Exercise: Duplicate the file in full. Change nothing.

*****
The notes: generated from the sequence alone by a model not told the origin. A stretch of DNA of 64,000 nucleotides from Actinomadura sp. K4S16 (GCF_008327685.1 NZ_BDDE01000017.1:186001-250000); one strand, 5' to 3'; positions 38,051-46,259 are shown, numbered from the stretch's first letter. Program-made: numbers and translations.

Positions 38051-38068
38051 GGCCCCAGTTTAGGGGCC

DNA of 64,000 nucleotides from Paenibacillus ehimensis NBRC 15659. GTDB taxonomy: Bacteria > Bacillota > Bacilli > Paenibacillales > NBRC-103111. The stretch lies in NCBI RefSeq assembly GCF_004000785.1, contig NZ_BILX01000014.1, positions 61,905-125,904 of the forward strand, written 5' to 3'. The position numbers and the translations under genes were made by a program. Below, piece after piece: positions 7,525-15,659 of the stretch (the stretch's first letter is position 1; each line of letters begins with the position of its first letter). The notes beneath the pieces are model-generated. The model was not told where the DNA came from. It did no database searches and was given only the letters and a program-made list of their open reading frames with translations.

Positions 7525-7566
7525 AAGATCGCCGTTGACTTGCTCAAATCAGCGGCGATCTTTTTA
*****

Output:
The notes: generated from the sequence alone by a model not told the origin. A stretch of DNA of 64,000 nucleotides from Actinomadura sp. K4S16 (GCF_008327685.1 NZ_BDDE01000017.1:186001-250000); one strand, 5' to 3'; positions 38,051-46,259 are shown, numbered from the stretch's first letter. Program-made: numbers and translations.

Positions 38051-38068
38051 GGCCCCAGTTTAGGGGCC

DNA of 64,000 nucleotides from Paenibacillus ehimensis NBRC 15659. GTDB taxonomy: Bacteria > Bacillota > Bacilli > Paenibacillales > NBRC-103111. The stretch lies in NCBI RefSeq assembly GCF_004000785.1, contig NZ_BILX01000014.1, positions 61,905-125,904 of the forward strand, written 5' to 3'. The position numbers and the translations under genes were made by a program. Below, piece after piece: positions 7,525-15,659 of the stretch (the stretch's first letter is position 1; each line of letters begins with the position of its first letter). The notes beneath the pieces are model-generated. The model was not told where the DNA came from. It did no database searches and was given only the letters and a program-made list of their open reading frames with translations.

Positions 7525-7566
7525 AAGATCGCCGTTGACTTGCTCAAATCAGCGGCGATCTTTTTA